Susan G. Komen fights for trademark

Susan G. Komen Race for the Cure logo


Kai Ryssdal: Different nonprofits may share similar missions -- raising money for good causes. But whatever you do, don't mess with anybody's trademarks. Susan G. Komen Race for the Cure, the breast cancer charity, has warned some groups to stay away from its trademarked phrase, "race for the cure." And look out out if you want to use the color pink.

Janet Babin reports now from North Carolina Public Radio.

Janet Babin: Susan G. Komen For the Cure has put other charities on notice: Don't use the phrase "for the cure." The foundation has launched a legal battle against groups that also use the slogan, like Bark for the Cure. And Kayaks for the Cure.

Corporations protect their brands all the time. But when charities do it...

Jennifer Jenkins: They may risk alienating the public they're trying to serve.

That's Jennifer Jenkins. She's director of the Center for the Study of the Public Domain at Duke Law School. Jenkins says generic, descriptive phrases can't be trademarked.

But if consumers see something -- even a phrase -- and associate it with a particular company or nonprofit? It can be protected by law. Jenkins says the phrase "for the cure" is a toss up.

Jenkins: Susan G. Komen Race for the Cure certainly, but "for the cure" alone? To me that seems to come pretty close to saying that other charities can't seek a cure for their diseases, and that would be a concern.

Komen's general counsel Jonathan Blum says that the foundation protects its trademarks as a matter of financial stewardship and that the group wants to avoid confusion. A mix-up could mean a sizable donation, landing on another charity's books.

I'm Janet Babin for Marketplace.

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This is Andrea Rader, spokeswoman for Komen, and I thought I'd weigh in for those who are concerned that we spend a disproportionate amount of our time on trademark issues. We don't. We spend most of our time distributing the hundreds of millions of the dollars we've raised to research and to the 1,900 community organizations that we help to fund ($500 million to research and more than $900 million to community programs since we started in 1982). We have a four-star ranking from Charity Navigator three years running, which means we run very efficiently, with 84 cents of every dollar going right to the programs and research that I mentioned. We don’t claim to own the color pink; neither do we try to stop other charities from raising their own funds (in fact, we provide funds to other charities). It’s unfortunate that the Marketplace story left the impression that we’ve put other charities “on notice.” We strive to reach amicable agreements that ensure donors’ funds are going to the organizations that the donors intended, whether that’s Komen or someone else. Thanks.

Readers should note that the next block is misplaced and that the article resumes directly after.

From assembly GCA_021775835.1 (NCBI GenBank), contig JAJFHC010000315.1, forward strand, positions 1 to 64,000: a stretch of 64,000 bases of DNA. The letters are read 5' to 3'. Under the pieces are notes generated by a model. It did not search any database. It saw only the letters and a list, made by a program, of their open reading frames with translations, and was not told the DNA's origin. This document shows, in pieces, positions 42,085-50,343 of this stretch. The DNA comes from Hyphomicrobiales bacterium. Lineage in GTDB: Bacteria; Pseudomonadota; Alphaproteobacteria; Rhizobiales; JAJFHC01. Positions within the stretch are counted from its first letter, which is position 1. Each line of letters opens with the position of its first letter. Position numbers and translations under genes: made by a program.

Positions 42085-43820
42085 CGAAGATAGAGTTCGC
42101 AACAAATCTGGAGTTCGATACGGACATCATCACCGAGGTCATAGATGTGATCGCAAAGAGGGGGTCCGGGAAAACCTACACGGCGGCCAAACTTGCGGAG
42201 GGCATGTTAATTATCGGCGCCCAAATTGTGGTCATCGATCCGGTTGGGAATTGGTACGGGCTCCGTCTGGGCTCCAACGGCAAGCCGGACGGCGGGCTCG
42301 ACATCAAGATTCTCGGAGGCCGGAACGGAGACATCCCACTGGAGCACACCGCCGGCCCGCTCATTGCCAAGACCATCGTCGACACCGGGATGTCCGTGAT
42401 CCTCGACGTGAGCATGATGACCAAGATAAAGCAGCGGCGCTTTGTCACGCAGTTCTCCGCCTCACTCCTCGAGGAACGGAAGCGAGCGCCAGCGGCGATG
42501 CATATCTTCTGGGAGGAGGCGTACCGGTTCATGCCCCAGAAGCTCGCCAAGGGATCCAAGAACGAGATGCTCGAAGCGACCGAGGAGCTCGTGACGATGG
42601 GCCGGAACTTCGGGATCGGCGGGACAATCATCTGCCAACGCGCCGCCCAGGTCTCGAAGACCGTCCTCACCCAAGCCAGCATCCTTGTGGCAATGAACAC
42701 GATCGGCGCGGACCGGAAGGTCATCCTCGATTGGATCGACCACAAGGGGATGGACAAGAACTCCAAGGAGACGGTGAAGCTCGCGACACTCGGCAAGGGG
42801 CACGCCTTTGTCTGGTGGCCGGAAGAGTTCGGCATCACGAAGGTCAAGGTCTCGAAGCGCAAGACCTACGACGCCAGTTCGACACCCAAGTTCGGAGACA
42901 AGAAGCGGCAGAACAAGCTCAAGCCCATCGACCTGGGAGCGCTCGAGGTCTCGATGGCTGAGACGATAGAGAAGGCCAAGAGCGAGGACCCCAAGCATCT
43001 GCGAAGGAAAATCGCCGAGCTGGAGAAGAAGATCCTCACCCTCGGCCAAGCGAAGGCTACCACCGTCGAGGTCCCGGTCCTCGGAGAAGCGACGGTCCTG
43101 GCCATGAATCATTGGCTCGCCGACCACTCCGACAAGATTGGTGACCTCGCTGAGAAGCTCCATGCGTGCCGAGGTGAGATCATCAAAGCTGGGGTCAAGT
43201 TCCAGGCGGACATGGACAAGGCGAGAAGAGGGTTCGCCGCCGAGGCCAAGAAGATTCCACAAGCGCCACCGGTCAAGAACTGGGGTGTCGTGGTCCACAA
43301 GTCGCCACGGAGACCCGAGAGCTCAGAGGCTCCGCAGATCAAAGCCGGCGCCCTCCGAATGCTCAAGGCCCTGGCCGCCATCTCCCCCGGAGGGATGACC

I am reminded of Rodney King's famous sound bite "People, please, can't we just get along?". If we put this issue in branding parlance, Susan G. Komen Race for the Cure is the uber-brand of the pink ribbon and "race for the cure". The other organizations can be considered as partners and should leverage the power of the creator to help establish their cause by crediting their inspiration. So, what am I saying? Susan G. Komen should be more charitable and the other organizations should be more respectful.

Andrea Naddaff, Partner, http://www.corey.com

Marketing "for the cure". It sounds like the branding campaign is overshadowing the original mission to eradicate breast cancer. Maybe there is such a thing as "too big to care", when a charity has sufficient resources and time to include legal harrassment of smaller charities for less common causes as a fund raising strategy.

I heard this story in commuter traffic and asked myself: Would a charitable organization be so concerned about loosing a single donation to another worthy cause? Johathan Blum should be replaced with an attorney who protects the organization from ridiculous ideas that detract from the mission of the SGK organization. The race for the cure is wildly successful. Too bad that has resulted in a pompous attitude that smells of greed.